Last weekend I was at a retreat with even more women from our church. It was a really cool experience, and I was able to close a lot of doors through forgiveness to wounds of the past. Called Encounter, the retreat centered around experiencing the forgiveness, freedom, and joy that God gives us through his grace. At first glance it may seem awful to spend a weekend drudging up old baggage from all of our pasts. And not going to lie, it was a very draining time full of emotional highs and lows. But what a relief to decide to leave the past in the past! To forgive! It felt like a huge weight lifted off of my chest, like a great big part of my soul had been cleaned out, lots of old junk thrown away, and those places cleaned and prepared for all that is to come. I can’t wait!

Just a couple more things to do today and then tomorrow I’m off!



to Scotland and beyond…

“‘I am looking for someone to share in an adventure that I am arranging, and it’s very difficult to find anyone.’
‘I should think so — in these parts! We are plain quiet folk and have no use for adventures. Nasty disturbing uncomfortable things! Make you late for dinner!'”
J.R.R. Tolkien, The Hobbit

Joh and I are on the brink of an adventure. It’s amazing how many little things go into planning something the scale of what we decided to undertake. We are currently in the middle of packing boxes, selling furniture, getting insurance straightened out, school things, plane tickets, train tickets, apartment rentals, and a million other things in order as we prepare to set off on the biggest of our escapades yet so far. Two weeks from now, we will be in beautiful Scotland, spending two months there for Joh’s practical year as a medical student. He will be working in a hospital in Glasgow, and we get to stay with one of my very best friend Kelsey and her wonderful family, YAY! I will be taking the time to study for a couple of classes I am missing by taking a semester off of uni, and I’m not sure what else yet! Considering doing a dance course or a French course, or both? What do you think? In any case, I am sure that Kelsey will be booking up our weekends with all sorts of fun things. I can’t wait!


A post shared by Ciera S. (@cierasunshine) on

After that we will be jetting down to Cape Town, South Africa for another three months. Just today I had a meeting with my professor about being my supervisor while I work at Cape Mental Health, an awesome organization that works with all sorts of people with all kinds of various disabilities, helping them to lead normal, integrated lives in their communities. I will be working there for the full three months and can’t wait to share all the cool things that they are doing in Cape Town! Joh is going to be working in the Groote Schuur Hospital about three blocks away.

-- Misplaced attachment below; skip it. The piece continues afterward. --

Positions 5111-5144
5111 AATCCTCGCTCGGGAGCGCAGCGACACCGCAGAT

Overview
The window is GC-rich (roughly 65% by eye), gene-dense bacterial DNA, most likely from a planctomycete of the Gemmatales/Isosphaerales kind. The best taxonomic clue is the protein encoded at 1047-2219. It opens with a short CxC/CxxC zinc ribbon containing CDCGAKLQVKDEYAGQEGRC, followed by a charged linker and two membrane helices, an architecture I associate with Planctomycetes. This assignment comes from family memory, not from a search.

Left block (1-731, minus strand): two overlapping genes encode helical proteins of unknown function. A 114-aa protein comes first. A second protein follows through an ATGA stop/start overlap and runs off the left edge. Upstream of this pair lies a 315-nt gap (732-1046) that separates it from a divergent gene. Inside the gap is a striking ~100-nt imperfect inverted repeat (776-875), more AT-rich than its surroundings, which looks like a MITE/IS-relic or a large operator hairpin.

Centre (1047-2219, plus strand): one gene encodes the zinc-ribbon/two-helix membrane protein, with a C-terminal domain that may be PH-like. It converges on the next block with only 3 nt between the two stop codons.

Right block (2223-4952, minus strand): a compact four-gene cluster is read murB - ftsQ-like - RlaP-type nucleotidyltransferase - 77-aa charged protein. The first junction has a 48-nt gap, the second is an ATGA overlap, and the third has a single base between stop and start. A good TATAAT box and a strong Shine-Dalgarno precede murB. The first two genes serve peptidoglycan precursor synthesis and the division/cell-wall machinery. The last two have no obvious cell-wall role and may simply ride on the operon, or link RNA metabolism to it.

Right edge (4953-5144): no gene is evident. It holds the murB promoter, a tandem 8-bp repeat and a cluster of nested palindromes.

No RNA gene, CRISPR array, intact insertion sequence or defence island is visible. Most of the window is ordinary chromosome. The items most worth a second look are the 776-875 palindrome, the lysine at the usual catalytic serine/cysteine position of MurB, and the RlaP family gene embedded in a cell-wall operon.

Needless to say, there is a lot to do and a lot to think about, even though we’ve already crossed so many things off of the list. Not to mention…directly after we get back in August it’s QUICK, FIND AN APARTMENT and then off to Colorado and our WEDDING! Luckily, I like to plan and problem solve. Joh, on the other hand, gets easily overwhelmed with all the nitty gritty details of such a gigantic series of events. Understandable, as his last great big adventure away from Germany was a year abroad in the USA in high school, a good 10 years ago. I guess I’m a little more used to it. But it will be okay! One thing at a time! Wait, only two more weeks til we leave?!?!?!?!? Nasty disturbing uncomfortable things indeed.




I used to have a blog. I also used to have a journal. Over the past few years life has been whisking me around by the seat of my pants, though, and I haven’t had the opportunity to do much else than keep my family informed of the main bullet points.

Lately I was cruising my mother’s old blog though, and really appreciated how her sometimes small and concise, sometimes ranting and raving blog entries essentially captured the lives of my family from her perspective from 2003 to 2007. Her blog is an irreplaceable treasure, even though she may not have known it at the time. It also occurred to me I may have something to say worth reading, be it about lifestyle, being an expat, being half of an international couple, partner of a soon-to-be doctor, a foreign student, traveling, health, fitness…who knows! I’m learning as I go just like you.

So here goes! I’m not sure what this will look like. I’ll let it take on a life of its own. Let me introduce myself.

My name is Ciera. I am an American. 23, Nashville born, Colorado bred. But I have lived in Germany for the past four and a half years. Life brought me here quite unexpectedly and since then, it’s been a whirlwind. I expect I will write about everyday life, struggles, small joys and victories of being a foreigner…and probably my passions, learning, health and wellness, beauty, fashion, people, travels, food, and being an all-around citizen of the world. I’m engaged to a German. I’m stubborn and opinionated but I like to think I’m nice and that I am open to criticism. I’m currently fasting sweets and indifference for Lent. I study psychology. I get sick a lot and have anxiety. Sometimes I’m insecure. I love sunshine and flowers a good glass of wine (but who doesn’t?). Annnd… I’m looking forward to writing on this blog.